Course info
Nov 25, 2014
1h 55m

Elasticsearch is a free, open source, distributed, real-time analytics and search engine. It's built to be used in environments where speed and availability are considered high priorities. This course will introduce users to Elasticsearch, do a walkthrough of a basic installation, and teach the user how to index data and query it efficiently. The course will then go on to teach more advanced querying techniques, filters, and analytics. Finally, the course will show users how to integrate Elasticsearch with their .NET projects using a basic console application example.

About the author
About the author

JP is a recovering enterprise consultant now living in the SaaS software products world.

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Section Introduction Transcripts
Section Introduction Transcripts

Data Types & Index Options
Welcome to module 2 of Getting Started with Elasticsearch for. NET Developers. In the last module, we broke the ice with Elasticsearch and got an idea of how it works and why you might want to use it. We installed a local instance, or node, of Elasticsearch, and tested it to make sure it was working okay. We installed a handy plugin to help us with administration and querying. In this module, we're going to take things to the next level. In terms of traditional database parlance, indexes are like databases in Elasticsearch, so let's learn how to create them. We've already gotten our local Elasticsearch node working and tested. The next thing we should discuss are data types. Just like in a typical relational database, Elasticsearch has some native data types that it supports out of the box. We're going to learn about those first so that we'll have an idea of what kind of options we have to store our data. Then we'll actually create our first index. In fact, you'll find that we'll create and destroy our index several times in this module as we discover new and interesting options to make storing our data more efficient and easier to search. We'll also get into some basic administrative helpers like routing and aliases, which are a major help when working with multiple indexes. They're smaller topics, but they're no less important to the day-to-day operations of a healthy Elasticsearch cluster.

Querying & Analysis
Welcome to module three of Getting Started with Elasticsearch for. NET Developers. In this module, we're going to learn how to query Elasticsearch for data using a few different methods. We'll begin with some light searching, and then move on to using more complicated queries, filters, and full text search. Towards the end of the module, we're going to learn about analyzers and how they can affect your searches.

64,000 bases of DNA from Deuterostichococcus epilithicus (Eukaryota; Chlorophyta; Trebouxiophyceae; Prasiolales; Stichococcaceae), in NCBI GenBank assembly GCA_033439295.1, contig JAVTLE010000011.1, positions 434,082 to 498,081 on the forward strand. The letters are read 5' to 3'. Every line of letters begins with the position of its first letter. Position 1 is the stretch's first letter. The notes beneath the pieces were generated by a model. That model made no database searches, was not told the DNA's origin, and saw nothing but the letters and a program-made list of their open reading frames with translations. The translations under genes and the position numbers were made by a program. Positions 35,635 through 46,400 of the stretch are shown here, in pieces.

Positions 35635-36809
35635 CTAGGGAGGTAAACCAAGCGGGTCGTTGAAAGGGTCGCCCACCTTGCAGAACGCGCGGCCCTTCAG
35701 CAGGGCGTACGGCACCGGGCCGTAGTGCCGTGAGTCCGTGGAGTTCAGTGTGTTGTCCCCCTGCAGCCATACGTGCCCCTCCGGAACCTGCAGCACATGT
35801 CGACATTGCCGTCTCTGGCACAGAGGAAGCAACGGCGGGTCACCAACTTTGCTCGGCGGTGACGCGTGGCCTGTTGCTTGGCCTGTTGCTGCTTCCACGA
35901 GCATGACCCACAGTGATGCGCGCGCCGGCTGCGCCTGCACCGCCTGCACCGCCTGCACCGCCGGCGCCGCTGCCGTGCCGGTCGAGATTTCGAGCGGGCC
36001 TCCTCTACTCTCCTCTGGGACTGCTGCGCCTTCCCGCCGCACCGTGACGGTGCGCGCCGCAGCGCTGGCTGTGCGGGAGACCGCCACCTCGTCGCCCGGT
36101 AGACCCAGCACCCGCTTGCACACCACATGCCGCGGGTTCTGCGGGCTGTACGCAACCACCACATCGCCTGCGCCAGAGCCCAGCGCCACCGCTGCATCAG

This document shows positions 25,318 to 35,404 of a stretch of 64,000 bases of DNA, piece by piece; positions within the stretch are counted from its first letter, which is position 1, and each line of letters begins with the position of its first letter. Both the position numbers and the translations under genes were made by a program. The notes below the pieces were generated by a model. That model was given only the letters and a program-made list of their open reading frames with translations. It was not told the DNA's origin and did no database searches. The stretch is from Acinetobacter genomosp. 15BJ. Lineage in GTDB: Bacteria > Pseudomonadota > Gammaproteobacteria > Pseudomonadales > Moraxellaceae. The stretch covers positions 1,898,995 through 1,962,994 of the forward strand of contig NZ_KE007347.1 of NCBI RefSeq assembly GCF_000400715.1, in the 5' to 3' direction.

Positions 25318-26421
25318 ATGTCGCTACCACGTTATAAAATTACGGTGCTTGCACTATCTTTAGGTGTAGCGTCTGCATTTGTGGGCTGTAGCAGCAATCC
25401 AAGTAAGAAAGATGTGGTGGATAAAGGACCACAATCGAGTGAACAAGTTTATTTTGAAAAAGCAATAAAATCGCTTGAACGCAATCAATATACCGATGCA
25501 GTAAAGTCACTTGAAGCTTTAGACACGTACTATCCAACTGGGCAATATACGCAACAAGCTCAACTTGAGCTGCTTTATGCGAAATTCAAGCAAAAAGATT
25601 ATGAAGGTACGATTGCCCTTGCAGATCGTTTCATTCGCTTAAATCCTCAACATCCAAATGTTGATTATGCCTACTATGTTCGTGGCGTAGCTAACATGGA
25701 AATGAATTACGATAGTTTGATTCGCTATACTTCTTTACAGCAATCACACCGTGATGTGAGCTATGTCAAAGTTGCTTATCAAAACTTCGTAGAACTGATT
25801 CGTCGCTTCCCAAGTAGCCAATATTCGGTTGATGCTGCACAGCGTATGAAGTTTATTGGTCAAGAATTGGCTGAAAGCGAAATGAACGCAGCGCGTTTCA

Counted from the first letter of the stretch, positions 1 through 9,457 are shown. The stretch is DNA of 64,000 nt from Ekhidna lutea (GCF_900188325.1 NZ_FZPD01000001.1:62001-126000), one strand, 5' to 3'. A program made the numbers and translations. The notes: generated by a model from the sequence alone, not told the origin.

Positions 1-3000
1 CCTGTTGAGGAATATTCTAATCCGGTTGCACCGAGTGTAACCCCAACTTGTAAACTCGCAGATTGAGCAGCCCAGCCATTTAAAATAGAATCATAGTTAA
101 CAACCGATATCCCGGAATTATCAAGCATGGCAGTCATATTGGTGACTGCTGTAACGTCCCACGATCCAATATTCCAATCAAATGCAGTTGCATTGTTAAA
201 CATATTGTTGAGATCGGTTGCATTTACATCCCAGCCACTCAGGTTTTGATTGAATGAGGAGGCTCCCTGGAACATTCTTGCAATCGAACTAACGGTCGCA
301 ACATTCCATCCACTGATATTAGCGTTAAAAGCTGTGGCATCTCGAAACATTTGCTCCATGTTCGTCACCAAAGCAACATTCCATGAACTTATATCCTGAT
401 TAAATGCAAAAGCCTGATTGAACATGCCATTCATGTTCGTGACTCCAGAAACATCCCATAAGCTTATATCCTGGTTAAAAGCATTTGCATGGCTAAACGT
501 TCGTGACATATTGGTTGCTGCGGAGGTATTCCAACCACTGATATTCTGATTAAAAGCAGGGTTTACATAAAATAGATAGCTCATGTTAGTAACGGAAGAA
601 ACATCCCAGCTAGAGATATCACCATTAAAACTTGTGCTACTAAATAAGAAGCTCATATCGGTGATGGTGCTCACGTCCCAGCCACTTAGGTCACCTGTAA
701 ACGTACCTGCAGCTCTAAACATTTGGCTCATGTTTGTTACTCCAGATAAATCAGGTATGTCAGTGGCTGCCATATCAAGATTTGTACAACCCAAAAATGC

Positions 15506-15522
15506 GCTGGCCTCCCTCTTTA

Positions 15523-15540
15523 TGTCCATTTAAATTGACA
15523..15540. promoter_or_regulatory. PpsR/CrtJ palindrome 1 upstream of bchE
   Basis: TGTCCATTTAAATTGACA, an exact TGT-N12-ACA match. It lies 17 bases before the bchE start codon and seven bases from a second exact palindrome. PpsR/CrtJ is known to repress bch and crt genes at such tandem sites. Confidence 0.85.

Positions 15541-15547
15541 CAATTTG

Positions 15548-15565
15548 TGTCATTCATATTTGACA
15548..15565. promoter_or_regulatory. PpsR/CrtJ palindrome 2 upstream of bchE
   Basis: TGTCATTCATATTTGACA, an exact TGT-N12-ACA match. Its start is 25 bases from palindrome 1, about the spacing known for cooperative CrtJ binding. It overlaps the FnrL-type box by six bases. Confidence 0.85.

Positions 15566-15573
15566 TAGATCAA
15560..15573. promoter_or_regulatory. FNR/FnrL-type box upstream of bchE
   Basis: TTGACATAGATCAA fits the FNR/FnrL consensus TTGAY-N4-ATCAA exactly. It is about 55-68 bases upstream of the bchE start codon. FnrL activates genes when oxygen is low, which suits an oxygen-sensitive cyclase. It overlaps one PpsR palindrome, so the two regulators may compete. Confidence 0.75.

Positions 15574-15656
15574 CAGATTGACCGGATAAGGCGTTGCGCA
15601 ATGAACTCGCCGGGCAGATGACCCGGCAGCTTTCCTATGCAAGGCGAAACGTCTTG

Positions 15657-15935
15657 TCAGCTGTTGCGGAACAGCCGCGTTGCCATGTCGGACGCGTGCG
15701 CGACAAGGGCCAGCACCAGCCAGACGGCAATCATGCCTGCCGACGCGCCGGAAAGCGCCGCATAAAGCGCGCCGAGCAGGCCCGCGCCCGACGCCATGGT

Elasticsearch With .NET
In this, our last module, we're going to take a look at how to integrate Elasticsearch with. NET so that it can be useful for your projects. Specifically, we'll focus on one open source library that makes working with Elasticsearch from. NET a lot easier. We won't be building out an extensive demonstration application, just a basic console app so that we can demonstrate the basic connection to Elasticsearch, creating an index, and querying data, similar to how we did with the direct HTTP API in the previous module. There are a couple of libraries available for working with Elasticsearch with. NET, but the one I want to introduce you to is the NEST library, started by Martijn Laarman. It's a C# implementation of the Elasticsearch API. Like a lot of open source projects, the source code is available on GitHub, and, at the time of this recording, has over 30 contributors. The nice thing about NEST is that it has a nearly one to one match parity of features with the Elasticsearch API. Almost anything you can do using the native Elasticsearch REST API you can also do from the NEST library, including adding or deleting indexes, changing mappings, and running queries. In fact, the NEST library is so good it was incorporated as the official. NET client library for Elasticsearch. So let's take a look at how it works.